Yesterday (January 7), after months of waiting with bated breath, the government finally published its NHS long-term plan at Alder Hey Children’s Hospital in Liverpool.
Like the vast majority working in the health and social care sector, I could finally breath a sigh of relief. We have been waiting for the plan to be published for some time and I am delighted to see it finally come to fruition.
The plan sets out the key priorities and funding plans for the NHS for the next decade. The 136-page document has been drafted by health and care leaders in partnership with the Department of Health.
It’s come at the right time, not just for Lincolnshire, but for the rest of England. In many respects, the NHS is at a crossroads. Big questions have been raised about the sustainability of the NHS as we all get older and live longer.
How can we maintain a health system free at the point of use and still keep high patient outcomes and hit targets for treatment? The reality today is that there are higher expectations and demand on NHS services but limited resources and funding.
Whether this plan tackles this issue remains to be seen. This is just the start. Following the launch yesterday, local NHS organisations will work with each other, local councils and others partners to develop their own strategies for the next five years, in accordance with the plan. These are expected to be published in autumn this year.
There are two common strands running through the plan. Firstly, it puts a strong emphasis on the prevention of long-term illnesses as Britain’s population gets older and bigger.
Some of the headline commitments include: preventing 150,000 heart attacks, strokes and dementia cases, saving 55,000 more lives a year by diagnosing more cancers early and investing an additional £2.3 billion a year into mental health.
Secondly, the plan, as echoed in the Prime Minister’s speech yesterday, also aims to keep people out of hospital for longer. The issue of an aging population makes this a critical point of the plan, as the cost of people trapped in hospitals because they can’t get the right care when they leave cost the NHS £289 million every year.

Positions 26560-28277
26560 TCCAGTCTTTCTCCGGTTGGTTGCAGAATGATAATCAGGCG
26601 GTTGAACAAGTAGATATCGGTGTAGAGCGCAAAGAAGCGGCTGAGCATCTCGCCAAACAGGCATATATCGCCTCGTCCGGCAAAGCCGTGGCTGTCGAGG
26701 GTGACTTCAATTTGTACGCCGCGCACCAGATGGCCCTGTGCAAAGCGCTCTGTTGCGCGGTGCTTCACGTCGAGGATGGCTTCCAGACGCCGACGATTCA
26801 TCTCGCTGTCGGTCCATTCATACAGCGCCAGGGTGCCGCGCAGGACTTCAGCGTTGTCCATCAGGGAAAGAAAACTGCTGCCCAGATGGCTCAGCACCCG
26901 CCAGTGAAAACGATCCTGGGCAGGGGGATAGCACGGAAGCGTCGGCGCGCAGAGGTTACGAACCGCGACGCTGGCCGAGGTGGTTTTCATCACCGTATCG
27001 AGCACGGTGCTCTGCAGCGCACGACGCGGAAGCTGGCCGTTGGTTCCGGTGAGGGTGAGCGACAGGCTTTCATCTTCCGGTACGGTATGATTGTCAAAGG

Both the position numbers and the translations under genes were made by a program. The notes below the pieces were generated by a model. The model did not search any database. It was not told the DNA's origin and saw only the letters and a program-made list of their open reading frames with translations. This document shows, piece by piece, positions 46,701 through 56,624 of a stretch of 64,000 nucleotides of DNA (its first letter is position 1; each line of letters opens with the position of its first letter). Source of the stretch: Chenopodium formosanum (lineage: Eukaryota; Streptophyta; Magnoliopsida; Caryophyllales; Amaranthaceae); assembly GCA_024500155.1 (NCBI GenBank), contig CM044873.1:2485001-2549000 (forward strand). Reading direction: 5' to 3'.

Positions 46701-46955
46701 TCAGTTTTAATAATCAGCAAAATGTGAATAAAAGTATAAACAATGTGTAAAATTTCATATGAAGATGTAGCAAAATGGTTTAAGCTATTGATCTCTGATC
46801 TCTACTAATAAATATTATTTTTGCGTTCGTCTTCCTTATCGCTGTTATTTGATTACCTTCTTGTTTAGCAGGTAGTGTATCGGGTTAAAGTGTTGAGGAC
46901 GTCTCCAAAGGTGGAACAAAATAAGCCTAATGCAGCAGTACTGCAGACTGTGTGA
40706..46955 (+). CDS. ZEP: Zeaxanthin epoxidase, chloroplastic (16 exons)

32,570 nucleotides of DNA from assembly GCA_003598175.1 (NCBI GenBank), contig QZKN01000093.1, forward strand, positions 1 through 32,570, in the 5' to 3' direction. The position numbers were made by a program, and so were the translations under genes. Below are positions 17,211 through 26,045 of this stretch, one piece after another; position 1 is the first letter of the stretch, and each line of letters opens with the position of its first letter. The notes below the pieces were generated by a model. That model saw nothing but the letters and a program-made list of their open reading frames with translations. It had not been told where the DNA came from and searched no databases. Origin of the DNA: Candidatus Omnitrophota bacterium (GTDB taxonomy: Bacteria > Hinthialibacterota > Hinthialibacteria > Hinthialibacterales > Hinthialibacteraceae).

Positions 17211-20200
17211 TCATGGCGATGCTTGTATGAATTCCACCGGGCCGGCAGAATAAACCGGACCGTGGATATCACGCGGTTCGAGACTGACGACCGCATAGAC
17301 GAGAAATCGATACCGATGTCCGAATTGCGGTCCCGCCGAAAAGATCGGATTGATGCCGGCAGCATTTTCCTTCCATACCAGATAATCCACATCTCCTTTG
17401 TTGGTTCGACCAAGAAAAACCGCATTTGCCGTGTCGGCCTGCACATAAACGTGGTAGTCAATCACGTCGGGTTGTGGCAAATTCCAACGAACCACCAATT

I share with the rest of the social care sector the plan’s aspiration to improve care in people’s homes, but I’m disappointed the plan doesn’t make any reference to the importance of home care in addressing it.
Home care is the key to resolving this issue, but unfortunately the sector is underfunded, undervalued and under-resourced.
With the right level of investment and time, a high standard of home care can relieve pressures on NHS services and A&E departments. The benefit would be twofold. Not only would the NHS benefit from a resourceful home care sector, but those receiving the care would remain where they want to be for as long as possible – in their own home.
Delving into the detail, I’m particularly pleased the plan wants to give more people a say about the care they receive and where they receive it. Ultimately, the individual should have the final say about how they are cared for.
The next milestone for the health and social care sector is the Government’s Green Paper on social care. The elusive policy paper is expected to shake up the social care system in England and was promised by Government last summer. Six months on and the tin can continues to be kicked further down the road.
As someone who manages over 200 employees in the home care sector in Lincolnshire, I can say that the Green Paper can’t come quickly enough. For some time, there have been deep-rooted issues within the sector, particularly on funding, which need to be addressed sooner rather than later. If we fail to act now, the issues will only worsen.
While I welcome the NHS Long Term Plan and commit to working with NHS colleagues to help deliver its ambitions, it further reinforces the need for the social care Green Paper. Without it, this plan will become redundant.
Issues in health and social care are interlinked. Unless social care receives the funding it desperately deserves, the NHS will fail to deliver on its plan of keeping people out of hospital for as long as possible – and that’s with all the will in the world.
Social care needs to be robust and sustainable for home care providers to support the NHS to achieve the goals within the plan.